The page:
“That assumption wasn’t really challenged by Bernanke’s statements – it will be two or three years before the Fed begins moving the federal funds rate from its current target range of 0-0.25 per cent if all goes according to plan – but his comments still triggered a panicked response. It’s not that hard to understand why. A year ago the ASX200 index was at about 4000. When it peaked last month it was around 5200 – 30 per cent higher. The US market had a very similar experience. The torrent of liquidity inflated almost all markets where there was a positive carry to the point where it is arguable it generated a series of asset price bubbles. Those executing the carry trades would have been well aware that they weren’t ultimately sustainable and were laden with risk, but thought they had plenty of time to exit them before the monetary policy spigots started turning off. The problem is that there is so much risk money out there in markets based on cheap debt that no-one would want to risk leaving their trades in place too long.”

The Australian Financial Review’s economics editor Alan Mitchell explains some of the fear behind the Fed’s signal of a withdrawal from a different angle.

“The markets are jumpy because of the risk of a repeat of the 1994 bond market meltdown, when an unexpected tightening of US monetary policy caused long-term bond rates to jump 2 percentage points in a year. The risk of a repeat of 1994 will be lowered by the efforts of the Fed and other major central banks to make sure markets are not caught by surprise. The statement by the Federal Reserve’s chairman, Ben Bernanke, that the Fed probably would start to “taper” its bond purchases later this year with a view to phasing them out by the middle of 2014, is another step in the process of reducing the risk of surprise. However, while the risk of a 1994 event can be minimised, high leverage and fragile banks mean that any repeat of such an event would be much more damaging.”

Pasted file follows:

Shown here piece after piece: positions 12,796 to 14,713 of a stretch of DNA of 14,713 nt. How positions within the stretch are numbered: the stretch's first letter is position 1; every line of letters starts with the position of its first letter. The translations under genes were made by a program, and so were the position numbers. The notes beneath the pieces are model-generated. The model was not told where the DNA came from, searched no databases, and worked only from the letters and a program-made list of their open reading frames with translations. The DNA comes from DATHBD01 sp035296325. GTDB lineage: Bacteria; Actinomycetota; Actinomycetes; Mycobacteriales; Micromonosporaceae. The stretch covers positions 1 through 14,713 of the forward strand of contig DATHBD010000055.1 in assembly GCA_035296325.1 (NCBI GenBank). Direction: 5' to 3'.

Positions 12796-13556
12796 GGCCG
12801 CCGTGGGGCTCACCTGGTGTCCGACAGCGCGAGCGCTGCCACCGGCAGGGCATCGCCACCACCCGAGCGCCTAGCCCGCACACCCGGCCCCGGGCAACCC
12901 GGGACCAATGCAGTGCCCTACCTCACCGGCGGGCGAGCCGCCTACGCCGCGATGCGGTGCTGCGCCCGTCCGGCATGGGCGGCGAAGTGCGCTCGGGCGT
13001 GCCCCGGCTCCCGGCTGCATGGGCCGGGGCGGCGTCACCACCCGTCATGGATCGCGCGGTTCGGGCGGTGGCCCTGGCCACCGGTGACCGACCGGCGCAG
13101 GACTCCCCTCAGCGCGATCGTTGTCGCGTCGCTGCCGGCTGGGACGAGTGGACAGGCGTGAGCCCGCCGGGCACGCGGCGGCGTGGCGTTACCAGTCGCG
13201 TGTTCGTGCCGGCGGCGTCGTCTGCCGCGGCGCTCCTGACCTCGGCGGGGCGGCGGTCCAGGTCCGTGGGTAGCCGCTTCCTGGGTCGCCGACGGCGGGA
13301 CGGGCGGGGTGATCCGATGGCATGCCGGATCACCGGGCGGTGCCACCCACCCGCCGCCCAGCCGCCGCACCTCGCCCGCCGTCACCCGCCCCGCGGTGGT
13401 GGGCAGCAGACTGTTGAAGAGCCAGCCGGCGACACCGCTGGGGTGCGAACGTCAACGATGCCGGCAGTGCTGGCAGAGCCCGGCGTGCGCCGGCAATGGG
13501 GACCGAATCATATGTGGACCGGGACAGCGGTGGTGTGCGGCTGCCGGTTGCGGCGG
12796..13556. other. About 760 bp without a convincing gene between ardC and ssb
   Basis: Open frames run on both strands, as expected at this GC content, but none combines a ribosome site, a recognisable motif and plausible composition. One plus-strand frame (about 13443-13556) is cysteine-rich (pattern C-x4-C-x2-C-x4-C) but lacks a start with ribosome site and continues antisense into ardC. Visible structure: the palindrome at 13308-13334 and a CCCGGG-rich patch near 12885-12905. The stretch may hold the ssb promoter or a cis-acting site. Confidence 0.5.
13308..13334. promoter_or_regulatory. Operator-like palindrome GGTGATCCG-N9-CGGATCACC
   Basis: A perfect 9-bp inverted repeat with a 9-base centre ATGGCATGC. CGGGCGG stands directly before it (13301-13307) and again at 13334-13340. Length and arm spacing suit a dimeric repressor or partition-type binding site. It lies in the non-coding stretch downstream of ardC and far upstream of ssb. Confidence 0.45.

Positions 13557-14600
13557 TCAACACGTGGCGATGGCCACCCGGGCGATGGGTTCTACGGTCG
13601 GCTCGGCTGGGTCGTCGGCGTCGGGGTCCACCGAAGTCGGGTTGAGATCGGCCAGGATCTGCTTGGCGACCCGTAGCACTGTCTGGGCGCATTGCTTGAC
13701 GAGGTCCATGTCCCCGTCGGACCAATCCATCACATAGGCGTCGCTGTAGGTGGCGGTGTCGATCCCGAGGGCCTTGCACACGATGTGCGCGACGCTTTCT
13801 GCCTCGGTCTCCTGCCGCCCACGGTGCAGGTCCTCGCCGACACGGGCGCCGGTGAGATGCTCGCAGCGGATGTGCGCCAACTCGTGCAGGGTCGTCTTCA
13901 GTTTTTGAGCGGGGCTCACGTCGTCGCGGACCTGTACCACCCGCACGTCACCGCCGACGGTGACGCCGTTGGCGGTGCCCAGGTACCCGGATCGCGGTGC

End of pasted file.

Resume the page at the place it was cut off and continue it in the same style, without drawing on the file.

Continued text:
And while some investors are confident that the US economic recovery will help shelter Australia from the slowdown in China, as it has in the past, The Australian’s economics editor David Uren explains why this mightn’t occur to the degree they would like.

“In the Asian financial crisis in the late 1990s, the devaluation of the Australian dollar and an improvement in exports to advanced nations offset the collapse of exports to regional trading partners. Asia’s share of Australia’s exports fell from 56 to 46 per cent, while exports to OECD nations, excluding Japan, rose from 35 per cent to 44 per cent. However, the passage of 15 years means that Asia now takes 74 per cent of Australia’s exports while the OECD excluding Japan is only 21 per cent, so there is less scope for US strength to make good any weakness from China."

The Australian’s John Durie explains how the banks protect their profits amid interest rate changes with the help of a new index.

The Australian’s Barry Fitzgerald previews the pending due date for the world gold industry to come up with an agreed method to report the all-in cost of producing an ounce of gold, rather than the cash-cost. The result will be that we discover just how hard it is to make a dime out of gold.

Fairfax’s economics correspondent Peter Martin says he doesn’t quite get the productivity debate and is thankful that the Productivity Commission doesn’t get it either.

Alright, that’s not quite the case. What Martin is getting at is that productivity is actually quite an annoying thing to measure and the commission has recently released the first of what will be a regular set of updates illustrating just that.

And finally, Fairfax’s Adele Ferguson and Chris Vedelago deliver another piece on the Commonwealth Bank financial planning scandal.